What Men Can Learn From Medieval Literature (Tristan)

What Men Can Learn From Medieval Literature (Tristan) by Charles Sledge

This is a guest post from Tristan who is a student from Germany as well as a dedicated reader. Tristan enjoys a great variety of topics. Including science, economy, and religion. He believes that masculinity and self improvement can be found in the studies of history, philosophy, and the great works of art, as well as in an good old boxing match or sword fight. In this post Tristan gives a brief history of the medieval ages as well as what men can learn from them. Enjoy.

Ah, the Middle Ages.

Maybe no other time in history was so relevant for the course of the world, and is yet so badly known. It seems, like you have only two sides in this discussion: The one dreams of the Middle Age as an Golden Age, a time of clear roles and ways, chivalry and faith. The other side sees it as some kind of mistake, an age of stagnation, fanatics and violence.

Both judgments are based on an lacking historical education, blindness and a quick jump to unjustified conclusions. We are talking about roughly a thousand years of history, and you can get very different impression, depending on which century and country we are looking at. Like every culture, we can understand the values, viewpoints and problems of an era through their literature. So, lets have an short look at the literature of the Middle Ages.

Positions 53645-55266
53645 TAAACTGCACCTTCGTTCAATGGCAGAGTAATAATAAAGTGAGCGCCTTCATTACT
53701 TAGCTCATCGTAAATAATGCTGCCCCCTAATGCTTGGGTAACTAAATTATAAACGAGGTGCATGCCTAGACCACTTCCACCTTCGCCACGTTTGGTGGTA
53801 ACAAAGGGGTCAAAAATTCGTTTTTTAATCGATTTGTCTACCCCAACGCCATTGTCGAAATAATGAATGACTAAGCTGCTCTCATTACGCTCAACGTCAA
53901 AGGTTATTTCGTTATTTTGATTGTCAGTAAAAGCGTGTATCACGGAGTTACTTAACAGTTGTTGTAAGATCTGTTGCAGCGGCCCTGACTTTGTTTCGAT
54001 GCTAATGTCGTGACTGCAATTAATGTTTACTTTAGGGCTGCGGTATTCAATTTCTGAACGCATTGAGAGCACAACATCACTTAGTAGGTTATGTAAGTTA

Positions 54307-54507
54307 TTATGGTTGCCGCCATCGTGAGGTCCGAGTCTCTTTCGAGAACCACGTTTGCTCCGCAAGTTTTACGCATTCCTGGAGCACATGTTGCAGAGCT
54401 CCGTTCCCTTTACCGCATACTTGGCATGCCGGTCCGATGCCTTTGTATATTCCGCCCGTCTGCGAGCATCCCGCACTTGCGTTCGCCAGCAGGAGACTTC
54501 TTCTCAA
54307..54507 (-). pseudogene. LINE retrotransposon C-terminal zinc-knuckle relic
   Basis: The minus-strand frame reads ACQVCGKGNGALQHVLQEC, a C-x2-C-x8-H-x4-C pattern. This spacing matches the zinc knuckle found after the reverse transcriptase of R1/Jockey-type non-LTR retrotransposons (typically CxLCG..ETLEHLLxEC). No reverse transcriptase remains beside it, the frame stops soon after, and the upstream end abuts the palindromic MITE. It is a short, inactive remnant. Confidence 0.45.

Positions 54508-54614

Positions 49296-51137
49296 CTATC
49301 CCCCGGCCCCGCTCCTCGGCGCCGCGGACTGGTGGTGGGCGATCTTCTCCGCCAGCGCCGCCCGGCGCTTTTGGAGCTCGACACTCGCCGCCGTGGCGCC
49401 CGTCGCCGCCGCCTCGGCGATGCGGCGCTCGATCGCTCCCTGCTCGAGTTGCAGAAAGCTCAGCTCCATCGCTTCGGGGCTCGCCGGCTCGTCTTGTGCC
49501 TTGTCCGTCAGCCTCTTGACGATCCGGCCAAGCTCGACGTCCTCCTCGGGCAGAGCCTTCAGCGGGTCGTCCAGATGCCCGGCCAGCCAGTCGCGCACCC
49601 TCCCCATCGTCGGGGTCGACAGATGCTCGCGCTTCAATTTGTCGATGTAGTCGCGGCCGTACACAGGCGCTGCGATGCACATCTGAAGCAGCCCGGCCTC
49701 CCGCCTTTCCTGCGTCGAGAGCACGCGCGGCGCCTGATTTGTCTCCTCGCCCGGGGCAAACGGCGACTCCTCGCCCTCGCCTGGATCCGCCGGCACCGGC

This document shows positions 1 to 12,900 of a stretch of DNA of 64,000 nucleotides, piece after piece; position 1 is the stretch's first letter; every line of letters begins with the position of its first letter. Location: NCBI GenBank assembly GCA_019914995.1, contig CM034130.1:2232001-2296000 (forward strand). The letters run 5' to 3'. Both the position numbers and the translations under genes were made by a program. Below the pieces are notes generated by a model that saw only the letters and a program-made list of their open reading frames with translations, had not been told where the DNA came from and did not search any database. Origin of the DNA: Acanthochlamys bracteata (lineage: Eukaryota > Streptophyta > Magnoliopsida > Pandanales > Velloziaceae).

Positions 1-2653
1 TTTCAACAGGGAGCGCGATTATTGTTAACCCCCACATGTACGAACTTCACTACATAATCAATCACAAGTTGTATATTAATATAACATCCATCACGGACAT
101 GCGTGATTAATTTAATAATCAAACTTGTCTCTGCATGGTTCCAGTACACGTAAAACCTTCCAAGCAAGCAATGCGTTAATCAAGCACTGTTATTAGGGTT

A Short Definition of The Middle Ages

To put it short, the Middle Ages is the general term used to describe the time between the end of the Classical antiquity and the Renaissance. The term itself emerged out of the condescending views the Renaissance had on this era. They saw the Middle Age as exactly that. A filler. A filler between the great antiquity and its rebirth. So, for a long time, and still today, many think nothing really happend in this time period, no progress, not in technology, politics or science. This is factually wrong.

Many see the fall of the Western Roman Empire [476] as the beginning of the Middle Age, and it is a good starting point. We can separate the Middle Age in three periods:

Early Middle Ages: [5th century to the 10th century]

This time overlaps with the late antiquity, Middle Ages started sooner in some parts of the empire, especially areas close to the “Limes”, the western border of the empire. The Roman Empire, was just a shadow of its former glory. The degeneration inside the empire, weakness and decadence and the catastrophes from outside its borders – the huns and the migration periode – destroyed this one great nation. Many empires rise and fall in this time.

The Merovingians ruled the Franks since the late 5th century. They emerged as one of the most powerful successors of the Roman Empire. The Carolingian dynasty under Charlemagne united great parts of Europe and he became the first Holy Roman Emperor. [800] The Holy Roman Empire existed – at least on paper – till Napoleon ended it 1806.

The Downfall of Carolingian Empire separated Francia in East- and West Francia. Germany and France are the successors of this separation. In England, the power vacuum that the Romans left behind, was filled by the Anglo-Saxons. They ruled England since approximately 450 until the Normans defeated them. They laid the foundations of the nation England.